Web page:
Threat hunting is a vital but often misunderstood practice for organizations and security teams. Curiosity is one of the driving forces behind any successful threat hunt. This curiosity leads to a Threat Hunter creating a set of hypotheses that serve as the hunt’s purpose and methodology. In this case, a threat hunters hypothesis leveraging file survey data, KQL queries on Microsoft Sentinel, and process file hashes uncovers anomalous events in the environment of a national architecture and engineering firm.
Threat actors often attempt to disguise the execution of their malicious payloads by using built-in Windows system utilities rather than running a suspicious, never-before-seen program. Sometimes, the threat actor further disguises their attempts by re-naming the system utility to avoid detection by EDR tools that look for those utilities by name. However, even when a file is re-named, if the contents of the file have not changed, the file still has the same hash value. Hashes are mathematical representations of a summary of the file contents – if the bytes inside the file change even slightly, the file will have a completely different hash value.
This hypothesis aimed to find renamed system utilities, particularly regsvr32.exe and rundll32.exe, that are often used by threat actors to run malicious DLL files.
With the hypothesis identified, the hunt begins. Making use of file survey data, the Threat Hunters built a set of KQL queries to identify process start events from files with the same hashes as system utilities, but different file names. During the investigation into these file hashes the Threat Hunters identified a suspicious execution event on an individual workstation. With a thread to pull on, the Threat Hunters began their investigation and discovered a series of related suspicious events to tell the complete story.
Retracing the event data on the compromised workstation, the Threat Hunters found that a user downloaded a legitimate looking .zip file and extracted compressed files. Within the .zip file was an .ISO disk image file containing a shortcut file to execute. When the user executed the shortcut, a batch script ran that made a copy of the legitimate system utility regsvr32.exe, renamed it, and deployed its payload as a .DLL file renamed to have a “.DAT” file extension. To the unsuspecting user of the workstation, it appears that nothing had happened at all.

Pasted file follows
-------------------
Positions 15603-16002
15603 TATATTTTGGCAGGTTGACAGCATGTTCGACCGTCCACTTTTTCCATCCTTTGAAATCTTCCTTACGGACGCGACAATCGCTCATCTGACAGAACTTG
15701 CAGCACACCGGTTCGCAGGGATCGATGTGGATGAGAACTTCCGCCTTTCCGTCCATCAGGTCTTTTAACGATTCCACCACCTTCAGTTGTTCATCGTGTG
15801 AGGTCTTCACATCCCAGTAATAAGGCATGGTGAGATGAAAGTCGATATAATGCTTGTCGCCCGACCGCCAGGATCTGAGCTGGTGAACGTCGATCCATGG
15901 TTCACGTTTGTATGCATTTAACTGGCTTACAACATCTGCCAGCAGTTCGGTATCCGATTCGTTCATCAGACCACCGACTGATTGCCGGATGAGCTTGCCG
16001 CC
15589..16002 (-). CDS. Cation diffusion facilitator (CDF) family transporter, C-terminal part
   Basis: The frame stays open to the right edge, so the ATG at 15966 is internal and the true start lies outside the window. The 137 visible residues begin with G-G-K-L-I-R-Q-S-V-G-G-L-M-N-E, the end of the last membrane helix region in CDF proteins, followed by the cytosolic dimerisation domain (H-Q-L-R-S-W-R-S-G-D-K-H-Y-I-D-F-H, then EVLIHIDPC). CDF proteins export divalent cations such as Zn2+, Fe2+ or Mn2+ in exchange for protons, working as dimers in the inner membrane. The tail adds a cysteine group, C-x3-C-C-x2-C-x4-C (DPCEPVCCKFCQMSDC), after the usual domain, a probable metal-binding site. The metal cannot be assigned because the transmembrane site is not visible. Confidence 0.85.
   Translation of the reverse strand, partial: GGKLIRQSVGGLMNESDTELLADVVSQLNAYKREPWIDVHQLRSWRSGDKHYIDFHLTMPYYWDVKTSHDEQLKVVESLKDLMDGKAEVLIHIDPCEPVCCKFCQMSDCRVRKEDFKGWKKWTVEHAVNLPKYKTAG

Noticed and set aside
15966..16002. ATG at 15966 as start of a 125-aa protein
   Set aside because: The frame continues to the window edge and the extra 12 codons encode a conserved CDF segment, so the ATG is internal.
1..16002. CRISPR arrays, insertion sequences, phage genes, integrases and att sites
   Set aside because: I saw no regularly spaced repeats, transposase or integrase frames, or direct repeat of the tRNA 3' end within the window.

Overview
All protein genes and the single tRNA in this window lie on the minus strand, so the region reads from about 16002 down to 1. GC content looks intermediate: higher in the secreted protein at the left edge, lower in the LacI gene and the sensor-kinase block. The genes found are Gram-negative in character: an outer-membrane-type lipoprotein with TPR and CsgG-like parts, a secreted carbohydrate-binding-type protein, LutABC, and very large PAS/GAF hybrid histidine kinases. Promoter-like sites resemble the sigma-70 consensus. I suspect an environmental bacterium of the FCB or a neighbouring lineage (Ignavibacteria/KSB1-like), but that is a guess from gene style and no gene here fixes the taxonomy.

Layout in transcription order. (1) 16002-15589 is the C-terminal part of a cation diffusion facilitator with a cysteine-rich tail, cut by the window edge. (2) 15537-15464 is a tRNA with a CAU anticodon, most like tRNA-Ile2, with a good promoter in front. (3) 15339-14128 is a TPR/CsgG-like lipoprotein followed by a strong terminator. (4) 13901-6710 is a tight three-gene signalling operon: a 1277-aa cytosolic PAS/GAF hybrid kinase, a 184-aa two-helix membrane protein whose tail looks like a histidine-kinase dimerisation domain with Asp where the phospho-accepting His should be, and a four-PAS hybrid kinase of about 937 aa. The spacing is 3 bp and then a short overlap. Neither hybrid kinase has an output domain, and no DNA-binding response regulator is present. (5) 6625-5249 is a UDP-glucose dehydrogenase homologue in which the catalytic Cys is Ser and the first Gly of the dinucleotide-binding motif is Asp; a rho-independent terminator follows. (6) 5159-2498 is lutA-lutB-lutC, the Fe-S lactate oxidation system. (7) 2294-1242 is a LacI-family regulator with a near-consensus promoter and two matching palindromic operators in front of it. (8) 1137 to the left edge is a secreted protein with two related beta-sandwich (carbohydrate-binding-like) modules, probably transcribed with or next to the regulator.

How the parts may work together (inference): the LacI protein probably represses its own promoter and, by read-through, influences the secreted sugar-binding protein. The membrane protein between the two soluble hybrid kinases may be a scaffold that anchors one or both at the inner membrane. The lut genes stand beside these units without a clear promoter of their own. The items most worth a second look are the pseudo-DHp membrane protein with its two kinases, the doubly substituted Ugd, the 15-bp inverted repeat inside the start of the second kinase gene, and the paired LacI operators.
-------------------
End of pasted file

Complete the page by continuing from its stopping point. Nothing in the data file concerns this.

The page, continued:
At this point in the hunt, the client was informed about the compromised workstation and began their own investigation. The client found that Microsoft Defender for Endpoint had not alerted on the rogue execution and would not have discovered the compromise without the hunt activity.
With the hunt completed and an incident identified, the client began their internal Incident Response process with assistance from the larger Binary Defense Threat Hunting team. During the IR process, Binary Defense Threat Hunters identified another incident a few days earlier on the same system, following similar but not identical methods. The Threat Hunting team provided a thorough report in real-time as the investigation unfolded, answering the key questions of what happened, how it happened and what was affected. Additionally, the team wrote a query for Microsoft Defender for Endpoint to identify when .ISO files are extracted from .zip files.
Organizations like this national architecture and engineering firm turn to Binary Defense Threat Hunters for this exact expertise. Binary Defense Threat Hunters are constantly researching new potential attack vectors and vulnerabilities in common environments and utilizing this research to form threat hypotheses. These hunts help provide visibility to unknown environments and processes but allow Threat Hunters to build detections for weak spots in customers’ detection capabilities – even if an active threat isn’t necessarily found. In this hunt, the team uncovered a potential threat incident in our client’s environment and helped mitigate a potential attack – a huge win for both Threat Hunters and our client.